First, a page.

What is the distribution of PM2.5 in residential areas of both communities?

Is there evidence of an increase in ultrafine particulate matter from the expanded facilities?

What is the cause of the odors in the Port Townsend area and what can be done about these?

What are the source contributions to fine and ultrafine particulate in these two areas?

How does this change between winter and summer?

Which neighborhoods are most impacted by these facilities? Are the concentrations

reasonably modeled by a Gaussian plume distribution?

How do ultrafine particulate emissions from the facilities change in the winter relative to the summer?

Measurements of PM2.5, number concentration and size distribution of ultrafine particles (diameter < 100 nanometers), particle chemical speciation, and carbon monoxide will be made at both the Port Angeles and the Port Townsend sites. Continuous stack emission measurements at the facilities will complement the ambient measurements to determine their potential influence on the ambient air quality.

A proposed schedule for this work is as follows:
Summer 2013: 6-week experiment prior to facility modifications and expansion
Winter 2013: 6-week experiment prior to facility modifications and expansion (Port Townsend) Summer 2014: 6-week experiment after facility modifications and expansion
Winter 2014: 6-week experiment after facility modifications and expansion

Instruments and measurements that will be made in addition to those already made by ORCAA:


What it measures

Scanning Mobility Particle Sizer (SMPS), TSI 3936

Ultrafine particle size distribution

Aerosol Mass Spectrometer (AMS)

Aerosol chemical composition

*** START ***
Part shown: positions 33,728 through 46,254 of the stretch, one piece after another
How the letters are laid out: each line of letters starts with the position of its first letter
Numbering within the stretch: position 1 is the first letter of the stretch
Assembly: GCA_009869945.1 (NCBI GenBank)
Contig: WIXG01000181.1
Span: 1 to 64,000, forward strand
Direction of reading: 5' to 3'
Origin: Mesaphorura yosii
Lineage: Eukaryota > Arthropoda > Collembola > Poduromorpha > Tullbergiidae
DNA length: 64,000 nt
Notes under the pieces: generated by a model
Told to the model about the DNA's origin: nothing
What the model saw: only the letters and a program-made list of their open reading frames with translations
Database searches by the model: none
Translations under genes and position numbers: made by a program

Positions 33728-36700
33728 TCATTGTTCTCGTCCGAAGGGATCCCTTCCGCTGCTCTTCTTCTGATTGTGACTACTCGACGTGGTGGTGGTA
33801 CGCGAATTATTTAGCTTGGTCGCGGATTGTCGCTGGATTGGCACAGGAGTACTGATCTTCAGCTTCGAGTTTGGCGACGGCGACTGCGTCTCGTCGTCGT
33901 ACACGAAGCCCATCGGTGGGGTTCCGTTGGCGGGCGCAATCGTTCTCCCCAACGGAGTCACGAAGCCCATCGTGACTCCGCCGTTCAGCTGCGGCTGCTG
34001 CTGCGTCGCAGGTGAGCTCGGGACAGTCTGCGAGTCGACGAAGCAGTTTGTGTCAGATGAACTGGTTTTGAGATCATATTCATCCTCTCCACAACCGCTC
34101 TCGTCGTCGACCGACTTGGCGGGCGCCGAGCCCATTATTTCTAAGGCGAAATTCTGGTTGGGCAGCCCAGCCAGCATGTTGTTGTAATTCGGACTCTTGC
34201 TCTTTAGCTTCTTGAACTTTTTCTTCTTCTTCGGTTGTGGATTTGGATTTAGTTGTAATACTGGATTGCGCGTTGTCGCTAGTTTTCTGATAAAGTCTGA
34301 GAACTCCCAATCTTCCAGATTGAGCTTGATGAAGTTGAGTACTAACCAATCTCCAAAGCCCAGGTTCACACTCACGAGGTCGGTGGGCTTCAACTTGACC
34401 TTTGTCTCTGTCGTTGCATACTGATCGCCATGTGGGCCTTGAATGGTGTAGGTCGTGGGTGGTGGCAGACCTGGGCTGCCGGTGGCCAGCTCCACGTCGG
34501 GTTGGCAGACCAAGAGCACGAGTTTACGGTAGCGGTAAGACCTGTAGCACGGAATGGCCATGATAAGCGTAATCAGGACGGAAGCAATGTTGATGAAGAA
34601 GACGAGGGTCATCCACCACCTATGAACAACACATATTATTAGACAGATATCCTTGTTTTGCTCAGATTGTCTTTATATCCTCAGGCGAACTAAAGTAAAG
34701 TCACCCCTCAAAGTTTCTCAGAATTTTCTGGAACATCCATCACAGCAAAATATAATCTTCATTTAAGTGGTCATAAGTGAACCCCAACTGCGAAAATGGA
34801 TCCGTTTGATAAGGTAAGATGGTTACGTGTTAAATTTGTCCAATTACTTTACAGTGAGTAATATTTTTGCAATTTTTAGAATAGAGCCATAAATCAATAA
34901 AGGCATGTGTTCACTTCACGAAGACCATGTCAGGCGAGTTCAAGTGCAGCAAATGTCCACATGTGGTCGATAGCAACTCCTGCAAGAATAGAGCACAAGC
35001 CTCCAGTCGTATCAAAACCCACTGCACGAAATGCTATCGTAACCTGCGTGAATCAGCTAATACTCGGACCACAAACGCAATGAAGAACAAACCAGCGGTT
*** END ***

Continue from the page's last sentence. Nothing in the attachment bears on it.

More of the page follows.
Chemical Ionization Mass Spectrometer (CIMS)

Aerosol chemical composition


Carbon Monoxide

Dusttrak DRX 8543

Particulate matter

Feiro Marine Life Center’s founders feted with new monument–PDN

Nice to see the honoring of these local legends. If you haven’t visited the Feiro you certainly should.

Two of the builders are long gone — yet they’re not.  Standing beneath a 13-foot Western red cedar tree adorned with copper sea life, friends and family shared memories of Will Wirt and Art Feiro. The occasion for this gathering Friday afternoon was “Kindred Spirits,” the cedar monument freshly installed at the Arthur D. Feiro Marine Life Center on City Pier. Diane Urbani de la Paz reports.


Port Angeles City Council puts stamp of approval on harbor cleanup plans – PDN

The ongoing cleanup of the Rayonier plant superfund site continues. Background: The bill to the citizens of the State and Federal Government (meaning all of us) continues to rise for decades of allowing unregulated dumping of chemicals into the Bay. We look forward to a future without these toxic, cancer causing pollutants affecting our fish and waters.

The (Port Angeles) City Council has put its stamp of approval on two documents necessary for the cleanup of the western portion of Port Angeles Harbor. The agreed order and work plan for the cleanup process, approved Tuesday night by a 5-1 vote, with Councilman Max Mania opposed and Councilwoman Sissi Bruch recusing herself, formalizes how the city will work with four partners to develop a plan for studying and cleaning up industrial toxins from the bottom of the harbor’s west portion, City Attorney Bill Bloor said. The state Department of Ecology has named the city, the Port of Port Angeles, Georgia-Pacific LLC, Nippon Paper Industries USA and forest services company Merrill & Ring as at least partially responsible for cleaning up such contaminants as heavy metals that were found in the harbor during a 2008 Ecology study. Jeremy Schwartz reports.


EVENT: 28 May–7PM–PA Harbor Cleanup Update

Dr. Peter deFur, of Environmental Stewardship Concepts LLC, will tie together and update the public on the Rayonier and the Port Angeles Harbor cleanup efforts at a forum on Tuesday, 28 May at 7 PM in the Port Angeles Landing Mall 2nd floor meeting room.    The Landing Mall is on the east side of the Pt Angeles-Victoria B.C. ferry dock.

The Department of Ecology’s Toxics Cleanup Program is working to investigate and clean up contamination around Port Angeles from Harbor sources of pollution. Cleanup sites and investigations include the Rayonier Mill, the Harbor Sediments Investigation, the Rayonier Mill Off-Property Soil Dioxin Study, (dioxins in Port Angeles area soils), the North Olympic Peninsula Regional Background study, Western Port Angeles Harbor (Nippon and areas of Ediz Hook), KPly, and the Marine Trades Area (central portion of the Harbor). Dr. deFur will present a summary of the status of these efforts and provide comments on the various reports and activities.